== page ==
Mercenary soldiers have been used by nation states since Biblical times. The Romans used Goth mercenaries to fight Hannibal and his Carthaginian army. The English used Celtic warriors to defend them against the Vikings. The British used Hessians during the Revolutionary War here in the United States. Mercenaries have enjoyed a very mixed reputation as long as government entities have utilized this soldier-for-hire service.
The most successful use of a mercenary army almost certainly must be the late 20th century prowess displayed by a company named Executive Outcomes. In strife torn countries all over Africa governments and multi-national corporations hired the firm to protect assets such as oil fields and diamond mines while slaughter raged around them. Ethiopia, Uganda, Zambia, Sierra Leone, Namibia, Botswana and Angola are only some of the countries that deployed Executive Outcomes. Chevron, DeBeers, Rio Tinto/Zinc and Texaco are just the tip of the companies that hired the company to protect valuable producing assets.
The name Executive Outcomes would seem to indicate that this mercenary army provided more than just bullets and soldiers for contract hire, and they did. The firm acted as advisors to governments, provided deep background checks on prospective employees, wrote software, provided training at their company owned schools and controlled over 30 legitimate businesses. However, it was as mercenaries that Executive Outcomes dazzled.
The company consisted principally of former South African Special Forces, sprinkled with a few British, Scot, Irish and Americans soldiers of fortune.
The speed and lethality of the Executive Outcomes operations became legendary, striking fear into their opponents and admiration from such interested parties as the CIA, Hamas, the Israeli Mossad and Russian KGB.
Executive Outcomes offered a turnkey service customized to each geopolitical and corporate need. If a refinery needed protection from revolutionaries it was done, and corporate assets contracted for protection to the company were never lost. If a town or city needed liberation, this would be accomplished with unbridled speed, tactics and firepower.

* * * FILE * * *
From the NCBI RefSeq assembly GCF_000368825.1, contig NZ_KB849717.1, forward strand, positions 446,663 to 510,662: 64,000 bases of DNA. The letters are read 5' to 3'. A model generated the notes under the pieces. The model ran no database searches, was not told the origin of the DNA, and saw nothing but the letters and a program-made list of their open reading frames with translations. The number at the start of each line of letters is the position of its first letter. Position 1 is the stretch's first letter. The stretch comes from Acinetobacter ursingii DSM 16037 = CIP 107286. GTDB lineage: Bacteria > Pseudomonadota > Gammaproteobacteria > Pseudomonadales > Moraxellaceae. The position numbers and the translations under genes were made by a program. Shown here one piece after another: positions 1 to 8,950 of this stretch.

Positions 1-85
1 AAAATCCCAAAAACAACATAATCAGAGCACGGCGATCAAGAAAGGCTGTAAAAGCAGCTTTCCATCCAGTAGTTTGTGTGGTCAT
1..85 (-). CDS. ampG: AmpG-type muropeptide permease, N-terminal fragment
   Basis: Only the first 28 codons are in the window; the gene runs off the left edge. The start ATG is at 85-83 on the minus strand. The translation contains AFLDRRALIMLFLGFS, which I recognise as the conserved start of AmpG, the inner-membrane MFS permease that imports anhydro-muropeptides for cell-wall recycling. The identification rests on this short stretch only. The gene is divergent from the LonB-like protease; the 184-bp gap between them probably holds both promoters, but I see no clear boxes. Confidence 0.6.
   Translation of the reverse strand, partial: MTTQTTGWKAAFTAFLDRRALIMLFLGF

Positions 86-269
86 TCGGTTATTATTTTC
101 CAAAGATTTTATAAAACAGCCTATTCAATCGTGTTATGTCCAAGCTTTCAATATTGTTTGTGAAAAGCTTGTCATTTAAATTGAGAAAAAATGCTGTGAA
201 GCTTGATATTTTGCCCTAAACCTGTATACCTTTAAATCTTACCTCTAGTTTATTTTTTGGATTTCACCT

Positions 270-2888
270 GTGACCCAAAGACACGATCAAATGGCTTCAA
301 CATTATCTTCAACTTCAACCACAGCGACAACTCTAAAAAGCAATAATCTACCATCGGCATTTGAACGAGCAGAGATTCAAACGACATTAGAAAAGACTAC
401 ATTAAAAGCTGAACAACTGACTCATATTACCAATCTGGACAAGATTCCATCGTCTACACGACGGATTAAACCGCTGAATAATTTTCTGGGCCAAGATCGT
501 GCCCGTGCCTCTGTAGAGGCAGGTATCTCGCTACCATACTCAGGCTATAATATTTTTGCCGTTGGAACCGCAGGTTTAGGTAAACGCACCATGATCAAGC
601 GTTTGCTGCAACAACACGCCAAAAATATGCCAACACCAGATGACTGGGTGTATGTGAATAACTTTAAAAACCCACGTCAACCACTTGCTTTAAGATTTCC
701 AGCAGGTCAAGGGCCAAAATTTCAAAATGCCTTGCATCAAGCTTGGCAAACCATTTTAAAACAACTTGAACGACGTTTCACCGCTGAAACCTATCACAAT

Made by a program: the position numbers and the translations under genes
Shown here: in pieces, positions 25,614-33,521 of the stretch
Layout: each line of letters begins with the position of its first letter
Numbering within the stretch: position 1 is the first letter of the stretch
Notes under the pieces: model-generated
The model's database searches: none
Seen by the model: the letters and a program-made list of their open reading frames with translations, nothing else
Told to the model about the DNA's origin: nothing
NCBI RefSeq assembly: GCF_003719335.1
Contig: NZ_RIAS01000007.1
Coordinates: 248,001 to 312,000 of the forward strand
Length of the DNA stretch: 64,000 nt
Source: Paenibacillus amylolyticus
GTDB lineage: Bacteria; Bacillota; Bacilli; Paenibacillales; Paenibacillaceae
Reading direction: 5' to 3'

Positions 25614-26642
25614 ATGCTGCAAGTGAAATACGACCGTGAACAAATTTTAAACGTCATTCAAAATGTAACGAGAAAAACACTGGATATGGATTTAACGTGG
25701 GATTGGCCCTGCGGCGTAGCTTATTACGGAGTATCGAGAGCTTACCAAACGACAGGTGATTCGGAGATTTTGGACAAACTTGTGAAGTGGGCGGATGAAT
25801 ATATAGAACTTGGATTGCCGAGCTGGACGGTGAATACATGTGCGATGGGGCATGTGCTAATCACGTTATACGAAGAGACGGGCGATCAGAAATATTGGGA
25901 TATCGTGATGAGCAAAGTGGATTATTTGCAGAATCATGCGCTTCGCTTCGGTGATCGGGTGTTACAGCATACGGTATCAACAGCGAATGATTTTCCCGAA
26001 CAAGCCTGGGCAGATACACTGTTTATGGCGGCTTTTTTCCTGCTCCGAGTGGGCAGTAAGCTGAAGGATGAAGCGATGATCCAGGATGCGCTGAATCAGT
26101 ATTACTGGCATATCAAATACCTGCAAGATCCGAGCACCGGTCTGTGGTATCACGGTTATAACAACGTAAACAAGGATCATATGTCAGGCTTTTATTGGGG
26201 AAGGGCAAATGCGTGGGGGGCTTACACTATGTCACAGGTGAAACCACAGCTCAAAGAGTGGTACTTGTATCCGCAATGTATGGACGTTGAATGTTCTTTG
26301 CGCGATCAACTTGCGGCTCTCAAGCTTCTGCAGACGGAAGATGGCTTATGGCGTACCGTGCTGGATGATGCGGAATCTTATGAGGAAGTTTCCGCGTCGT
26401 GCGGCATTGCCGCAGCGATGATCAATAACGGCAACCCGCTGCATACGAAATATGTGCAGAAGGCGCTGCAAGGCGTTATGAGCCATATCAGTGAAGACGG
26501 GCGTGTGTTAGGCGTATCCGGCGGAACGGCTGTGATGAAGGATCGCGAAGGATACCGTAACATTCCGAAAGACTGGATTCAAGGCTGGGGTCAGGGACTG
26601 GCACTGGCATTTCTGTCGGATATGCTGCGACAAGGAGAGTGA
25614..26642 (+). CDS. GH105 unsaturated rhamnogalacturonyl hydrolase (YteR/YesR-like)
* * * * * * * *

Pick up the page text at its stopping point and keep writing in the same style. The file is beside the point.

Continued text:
The company’s most famous, and public, success was in Sierra Leone. A brutal civil war had turned the country into an otherworldly zone of death, inhumane slaughter, rape, torture and hate. Young boys were armed to the teeth and took immense pleasure in killing children, the disabled, puppies and each other.
Sierra Leone has one of the world’s largest deposits of diamonds and the rebels were constantly attacking the mines. The Sierra Leone government and the United Nations, feared that if the rebels seized control of the diamond mines they would be able to use conflict diamonds to further fund their madness. The rules of engagement and the fees paid to Executive Outcomes were never publicly revealed. It was also never announced, but widely believed that the company was hired and paid by the United Nations.
The United Nations had placed four thousand peacekeeping troops in Sierra Leone. They had suffered a number of embarrassing losses, and predictably were unable to stop, or even slightly slow the rebels. The decision to engage Executive Outcomes was a painful one for the international community. Diplomacy would never work. Starvation was rampant. The potential for the fighting to spread to Nigeria and other countries was imminent. The thought that a private-company could settle the situation, and quickly, was a bitter pill for the diplomatic community.